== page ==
It Started With Eleven Men, and One veterinarian

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Edited4By: Dr. Cherie Igielski, serving in Ethiopia

For countless generations, the Gumuz people of Northwestern Ethiopia have been oppressed by a spirit of fear. This fear of being cursed and of death, has paralyzed the communities and kept hearts trapped in the darkness.

Yet despite this, God has placed some men of peace among the Gumuz; local elders who have been willing to listen, draw alongside others and not let fear determine their actions. For the past 11 years, these faithful servants have been introducing the Gospel to the Gumuz.

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Not Limited to Loaves and Fish

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We had decided to go further into the Maasai bush.  Our teams would walk miles to reach the more distance villages called “bomas”.  It was going to be a long day.  Shortly after beginning our work with the animals, a team-mate came up to me with a problem.  It seems all the remote Maasai warriors that he was encountering that morning didn’t speak any Swahili, and he didn’t have a Maasai translator!  I didn’t have one to give him, so we prayed and went about our business trusting God.

About 15 minutes later, I was walking through the field gathering sticks to try to help repair the corral when a young Maasai warrior approached me.  He introduced himself and struck up a conversation with me…in English.  As I stood listening, he began telling me about how the Lord had delivered the Hebrew people from Egypt through Moses across the Red Sea.  He talked for quite some time.  Then he began telling me how desperately the other Maasai warriors need to hear about Christ.  I was speechless!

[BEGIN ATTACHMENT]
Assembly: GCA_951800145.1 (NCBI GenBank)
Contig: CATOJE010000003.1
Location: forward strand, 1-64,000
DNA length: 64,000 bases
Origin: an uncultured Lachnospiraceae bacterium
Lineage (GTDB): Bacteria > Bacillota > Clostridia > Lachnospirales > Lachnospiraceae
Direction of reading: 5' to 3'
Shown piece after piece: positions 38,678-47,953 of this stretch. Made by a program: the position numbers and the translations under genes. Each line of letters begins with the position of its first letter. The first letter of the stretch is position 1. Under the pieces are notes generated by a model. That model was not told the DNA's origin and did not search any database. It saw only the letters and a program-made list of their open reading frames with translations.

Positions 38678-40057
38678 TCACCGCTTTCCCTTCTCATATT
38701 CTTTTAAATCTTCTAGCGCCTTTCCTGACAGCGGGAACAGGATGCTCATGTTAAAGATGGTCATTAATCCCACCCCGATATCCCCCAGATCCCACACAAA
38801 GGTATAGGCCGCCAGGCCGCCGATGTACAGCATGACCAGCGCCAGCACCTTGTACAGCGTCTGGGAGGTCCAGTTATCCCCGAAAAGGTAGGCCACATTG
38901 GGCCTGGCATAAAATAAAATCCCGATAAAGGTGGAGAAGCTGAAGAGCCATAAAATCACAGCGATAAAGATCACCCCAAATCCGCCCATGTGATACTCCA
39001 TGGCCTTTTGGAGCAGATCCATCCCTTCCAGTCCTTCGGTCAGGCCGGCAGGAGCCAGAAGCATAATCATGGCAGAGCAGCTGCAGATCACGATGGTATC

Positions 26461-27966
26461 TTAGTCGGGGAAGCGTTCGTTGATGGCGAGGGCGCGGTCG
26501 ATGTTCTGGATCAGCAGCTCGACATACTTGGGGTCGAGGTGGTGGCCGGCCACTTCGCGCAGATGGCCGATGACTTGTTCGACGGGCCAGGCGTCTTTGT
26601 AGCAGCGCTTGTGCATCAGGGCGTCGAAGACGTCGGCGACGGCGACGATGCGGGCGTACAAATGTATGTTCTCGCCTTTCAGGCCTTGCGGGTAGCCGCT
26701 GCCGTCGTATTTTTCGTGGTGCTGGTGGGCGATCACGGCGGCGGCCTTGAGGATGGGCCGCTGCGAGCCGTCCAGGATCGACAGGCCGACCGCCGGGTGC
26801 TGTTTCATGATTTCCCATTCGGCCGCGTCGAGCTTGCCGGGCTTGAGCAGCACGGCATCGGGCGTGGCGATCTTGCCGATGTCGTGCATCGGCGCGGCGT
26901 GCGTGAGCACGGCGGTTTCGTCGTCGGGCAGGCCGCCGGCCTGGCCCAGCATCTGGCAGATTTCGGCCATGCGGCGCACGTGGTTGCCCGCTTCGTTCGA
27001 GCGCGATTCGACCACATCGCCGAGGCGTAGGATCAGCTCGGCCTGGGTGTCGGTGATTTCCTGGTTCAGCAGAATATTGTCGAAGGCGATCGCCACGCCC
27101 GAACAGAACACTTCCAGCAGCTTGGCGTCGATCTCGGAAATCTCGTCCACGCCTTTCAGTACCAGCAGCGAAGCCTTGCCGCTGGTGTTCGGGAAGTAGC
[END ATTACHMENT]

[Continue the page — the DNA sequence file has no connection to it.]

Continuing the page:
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Abounding Love // Up Close and Personal

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OH_Header_September_2014

By: Dr. Wendell Cantrell

And this is my prayer: that your love may abound more and more in knowledge and depth of insight, Phil. 1:9

Our current theme is Abounding Love. We will take the next few Heralds and focus on this divine attribute that our Lord has blessed us with. We will begin by remembering a true hero of the faith that died this month. Truett Cathy, founder of the Chick-fil-A fast food chain went home to be with the Lord on September 8th. He leaves behind his wife and 3 children. His son, Dan, has taken over as president. I think there is real value in learning to examine a life well lived for the glory of the Lord. In this issue we will explore what abounding love looked like in Cathy’s life. We will investigate his philosophy of work, his servant heart, his generosity, and his family’s discernment on a difficult issue.

Work |  Truett’s franchise was an amazing success, but what distinguishes his life isn’t his business success, but his faithful witness in the midst of that success. His restaurants were closed on Sundays from the very beginning. He felt strongly that his staff needed a day of rest and worship. This prerogative has been jealously guarded, even though it meant sacrificing a day’s profit each week.Chick-fil-A’s corporate purpose says, “To glorify God by being a faithful steward of all that is entrusted us.” Two thirds of his managers grew up in the business. They worked for the franchise in high school and college, enjoyed the work, and made a career of it. Over the years they learned how to take care of their personal lives, and then Cathy knew he could trust them to take care of the business. Often people would ask if they had to be a Christian to work at Chick-fil-A. He would say, “Not at all, but we ask that you make your business decisions based on biblical principles. There seemed to be no conflicts when we told people of various faiths how important it was to stick to the Scriptures in business decisions.”

Servant Heart |  Cathy had a tough upbringing. In the early 1920s, his father lost their farm, and he never really recovered. His mom was the breadwinner, having to often work on Sundays. She insisted that the kids go to church, regardless. Cathy trusted Christ at age 12. A key verse he focused on in childhood was Proverbs 22:1, A good name is more desirable than great riches… This is pretty amazing, given the fact that he ended his life as a billionaire. Business success didn’t affect Cathy’s service in the local church. He taught a children’s Sunday School class for 50 years!